If you are a game master, the easiest way to improve your game sessions might be to do less. Rather than doing all the tasks of running the game, delegate some to the players.
This lesson took me a long time to learn. I found Dungeons & Dragons in an era when gamers took the master part of dungeon master seriously. Some control freaks even thought game masters should make all the players’ die rolls to better conceal ACs and other secrets. (Hint: Don’t do that.) I never went so far, but I never considered imposing DM chores on the players. Besides, I felt happy to do the chores myself.
Years of running tables in 4-hour convention games made me change. Especially with D&D’s fourth edition, convention sessions threatened to push past the time allowed, robbing the players of a satisfying conclusion. Rather than let a session go long, I found ways to speed the game. I learned to delegate parts of the game to the players.
The benefits surprised me. Delegating did more than help end a session on time. It led to better games.
Typically, game masters run all the non-player characters, describe the action, track initiative, set up maps and figures, make rulings, and so on and on. The players mostly wait for the GM’s attention. A GM’s pace tends to bottleneck the pace of a role-playing session.
Delegation reduces the bottleneck at the game master. Games move faster, so everyone enjoys more time adventuring. Plus, when players gain more to do, they remain engaged in the game and have more fun.
What tasks can you delegate?
Tracking initiative. If you poll your players for initiative scores and keep track yourself, you should change your method. Unless you run games for young kids or new players, let the players manage most of the initiative. I drape initiative tents over my DM screen so that I can reference stats on the cards, but players fill the cards—even monster names—and put them in order. Typically, they call out turns. For more, see “Everything I know about tracking initiative.”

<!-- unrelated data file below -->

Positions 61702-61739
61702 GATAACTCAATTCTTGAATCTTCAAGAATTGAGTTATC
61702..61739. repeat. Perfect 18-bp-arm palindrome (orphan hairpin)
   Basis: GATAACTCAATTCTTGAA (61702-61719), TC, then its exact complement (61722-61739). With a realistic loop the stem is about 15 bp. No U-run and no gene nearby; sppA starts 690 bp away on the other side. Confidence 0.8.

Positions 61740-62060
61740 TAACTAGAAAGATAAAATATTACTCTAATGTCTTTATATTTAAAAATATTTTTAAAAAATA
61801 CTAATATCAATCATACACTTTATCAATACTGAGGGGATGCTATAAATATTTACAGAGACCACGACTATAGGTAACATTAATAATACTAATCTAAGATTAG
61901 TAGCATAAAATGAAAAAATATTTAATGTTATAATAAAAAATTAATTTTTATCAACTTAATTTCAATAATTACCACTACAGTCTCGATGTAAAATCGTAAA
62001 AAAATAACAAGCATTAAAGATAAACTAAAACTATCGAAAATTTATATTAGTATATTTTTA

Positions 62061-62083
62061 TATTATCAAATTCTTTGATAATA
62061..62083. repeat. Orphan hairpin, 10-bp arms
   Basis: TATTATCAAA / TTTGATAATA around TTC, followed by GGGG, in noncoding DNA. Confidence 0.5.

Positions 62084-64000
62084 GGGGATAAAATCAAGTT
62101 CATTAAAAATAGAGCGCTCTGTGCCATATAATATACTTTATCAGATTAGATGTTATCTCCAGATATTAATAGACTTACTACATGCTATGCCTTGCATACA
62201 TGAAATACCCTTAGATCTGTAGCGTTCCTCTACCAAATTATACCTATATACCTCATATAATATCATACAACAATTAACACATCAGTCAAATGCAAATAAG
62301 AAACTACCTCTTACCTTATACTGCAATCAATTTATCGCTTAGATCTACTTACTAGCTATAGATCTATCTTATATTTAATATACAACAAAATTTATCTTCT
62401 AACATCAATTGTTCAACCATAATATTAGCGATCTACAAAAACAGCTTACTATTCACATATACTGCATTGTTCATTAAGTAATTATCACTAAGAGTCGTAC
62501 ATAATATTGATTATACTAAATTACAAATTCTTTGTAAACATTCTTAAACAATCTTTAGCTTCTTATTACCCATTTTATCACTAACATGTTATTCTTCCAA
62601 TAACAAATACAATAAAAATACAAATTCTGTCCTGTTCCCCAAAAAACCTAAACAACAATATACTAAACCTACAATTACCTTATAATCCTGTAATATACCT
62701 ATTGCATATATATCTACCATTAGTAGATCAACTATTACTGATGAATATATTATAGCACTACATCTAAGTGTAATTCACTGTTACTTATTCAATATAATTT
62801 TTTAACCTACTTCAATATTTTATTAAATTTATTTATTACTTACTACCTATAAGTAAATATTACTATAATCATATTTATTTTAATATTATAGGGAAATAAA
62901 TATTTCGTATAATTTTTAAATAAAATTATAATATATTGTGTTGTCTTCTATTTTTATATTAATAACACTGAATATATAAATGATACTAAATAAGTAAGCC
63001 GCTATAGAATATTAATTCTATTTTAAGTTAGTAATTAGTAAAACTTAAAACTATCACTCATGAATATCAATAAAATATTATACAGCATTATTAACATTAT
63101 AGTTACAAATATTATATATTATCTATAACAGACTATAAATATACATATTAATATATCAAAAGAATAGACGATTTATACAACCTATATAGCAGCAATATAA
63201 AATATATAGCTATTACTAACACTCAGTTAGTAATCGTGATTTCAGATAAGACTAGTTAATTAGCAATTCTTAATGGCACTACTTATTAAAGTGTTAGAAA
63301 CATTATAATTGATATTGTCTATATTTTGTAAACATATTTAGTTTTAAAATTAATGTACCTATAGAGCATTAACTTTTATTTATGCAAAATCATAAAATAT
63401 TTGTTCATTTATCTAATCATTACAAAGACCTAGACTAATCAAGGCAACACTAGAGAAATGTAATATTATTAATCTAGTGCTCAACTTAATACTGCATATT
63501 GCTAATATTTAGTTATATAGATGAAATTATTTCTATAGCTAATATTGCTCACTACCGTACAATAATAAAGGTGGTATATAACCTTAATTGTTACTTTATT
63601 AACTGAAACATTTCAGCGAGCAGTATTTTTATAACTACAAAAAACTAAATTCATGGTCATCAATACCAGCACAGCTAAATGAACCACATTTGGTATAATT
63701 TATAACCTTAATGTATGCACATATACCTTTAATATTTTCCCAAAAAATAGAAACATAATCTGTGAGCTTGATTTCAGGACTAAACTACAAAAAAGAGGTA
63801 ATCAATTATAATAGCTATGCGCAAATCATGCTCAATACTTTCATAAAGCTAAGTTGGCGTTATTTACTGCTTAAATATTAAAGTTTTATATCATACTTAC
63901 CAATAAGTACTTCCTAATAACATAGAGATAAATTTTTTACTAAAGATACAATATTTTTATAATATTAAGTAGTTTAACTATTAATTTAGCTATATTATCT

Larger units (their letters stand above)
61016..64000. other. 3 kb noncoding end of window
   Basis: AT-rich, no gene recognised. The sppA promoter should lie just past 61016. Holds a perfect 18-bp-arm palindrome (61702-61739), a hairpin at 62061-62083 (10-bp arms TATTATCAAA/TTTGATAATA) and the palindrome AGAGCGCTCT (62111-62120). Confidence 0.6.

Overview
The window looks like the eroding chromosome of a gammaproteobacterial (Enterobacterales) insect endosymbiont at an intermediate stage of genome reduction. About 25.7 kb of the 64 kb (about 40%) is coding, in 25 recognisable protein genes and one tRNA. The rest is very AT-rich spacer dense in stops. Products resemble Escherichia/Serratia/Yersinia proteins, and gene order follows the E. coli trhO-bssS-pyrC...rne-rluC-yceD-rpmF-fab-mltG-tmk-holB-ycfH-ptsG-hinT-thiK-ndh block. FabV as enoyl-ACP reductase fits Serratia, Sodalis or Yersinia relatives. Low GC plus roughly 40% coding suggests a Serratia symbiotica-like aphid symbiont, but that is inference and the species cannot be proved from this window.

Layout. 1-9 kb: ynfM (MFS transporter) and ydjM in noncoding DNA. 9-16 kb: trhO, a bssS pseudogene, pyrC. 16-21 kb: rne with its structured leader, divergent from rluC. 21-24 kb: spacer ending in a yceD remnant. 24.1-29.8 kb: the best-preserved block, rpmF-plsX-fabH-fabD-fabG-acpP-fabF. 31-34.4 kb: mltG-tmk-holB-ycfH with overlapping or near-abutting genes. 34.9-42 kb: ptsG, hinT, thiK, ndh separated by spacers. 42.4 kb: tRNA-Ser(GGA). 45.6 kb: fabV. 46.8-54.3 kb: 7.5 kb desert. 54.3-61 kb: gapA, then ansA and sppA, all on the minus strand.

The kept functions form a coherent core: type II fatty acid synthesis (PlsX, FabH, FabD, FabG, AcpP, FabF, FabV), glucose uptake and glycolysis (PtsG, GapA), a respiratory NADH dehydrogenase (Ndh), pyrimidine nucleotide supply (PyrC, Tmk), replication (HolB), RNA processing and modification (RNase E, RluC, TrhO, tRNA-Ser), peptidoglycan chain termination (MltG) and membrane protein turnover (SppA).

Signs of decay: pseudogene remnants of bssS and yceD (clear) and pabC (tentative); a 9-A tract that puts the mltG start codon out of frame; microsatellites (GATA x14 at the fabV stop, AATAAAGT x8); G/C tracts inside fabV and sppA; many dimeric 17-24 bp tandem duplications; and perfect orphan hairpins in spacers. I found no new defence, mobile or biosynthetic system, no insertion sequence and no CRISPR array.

Referencing rules. Stopping a session to page through the rules robs the game of momentum. Ask your players to look things up. Usually, I just need to understand a spell and can resolve other actions until I get the details.
Drawing the battle map. If someone can draw the room while I grab miniatures, combat starts faster. Don’t bother describing every detail to sketch. Just ask someone to draw, say, a 40 by 60 room, then you can draw the doors and profane altars and other features as you describe them.
Running allied non-player characters. Whenever an NPC might take the side of the players in a fight, I always print an extra sheet with the NPC’s combat stats. My regular players lobby for the chance to run an NPC. If the ally doesn’t require bring much personality or motive, anyone can run it. If I need someone to show the NPCs’ fear of fire or hatred of magic, I pick the role players with character portraits on their table tents—the players who introduce their characters in funny voices.
Recapping the last session. When you continue a campaign, ask if anyone can recap the last session. This allows you another moment to prepare while giving you a sense of what the players considered interesting or important. Plus, you may uncover things you told the players that proved confusing or misleading.
Tracking conditions. Fourth edition Dungeons & Dragons loyalists can benefit from letting one player mark figures suffering from conditions such as bloodied, dazed and so on. If the player consistently remembers when conditions lift, then they keep better track than I ever could.
Tallying experience points. I haven’t recruited a player to keep track of experience rewards yet, but I should have started last night. After each encounter, while you still have the monsters and encounter notes in view, give the experience values to a volunteer accountant.
Track damage dealt to foes. Damage dealt is not secret information for the GM. (Seeking a tactical advantage, my Dungeons & Dragons Championship teams kept track of damage, yet that data never vaulted us into first place.) Delegate damage tracking to that player who likes to deduce monster ACs and can total 8d6 fireball damage at a glance. This player can keep track in plain sight: in dry erase on a white board or the edge of the battle map. If that proves impractical, then when a monster takes damage, have the tracker report its total damage. If the total exceeds the monster’s hit points, describe the kill.
Or let the player describe the kill. Delegate. The game doesn’t just belong to the game master. It belongs to everyone at the table.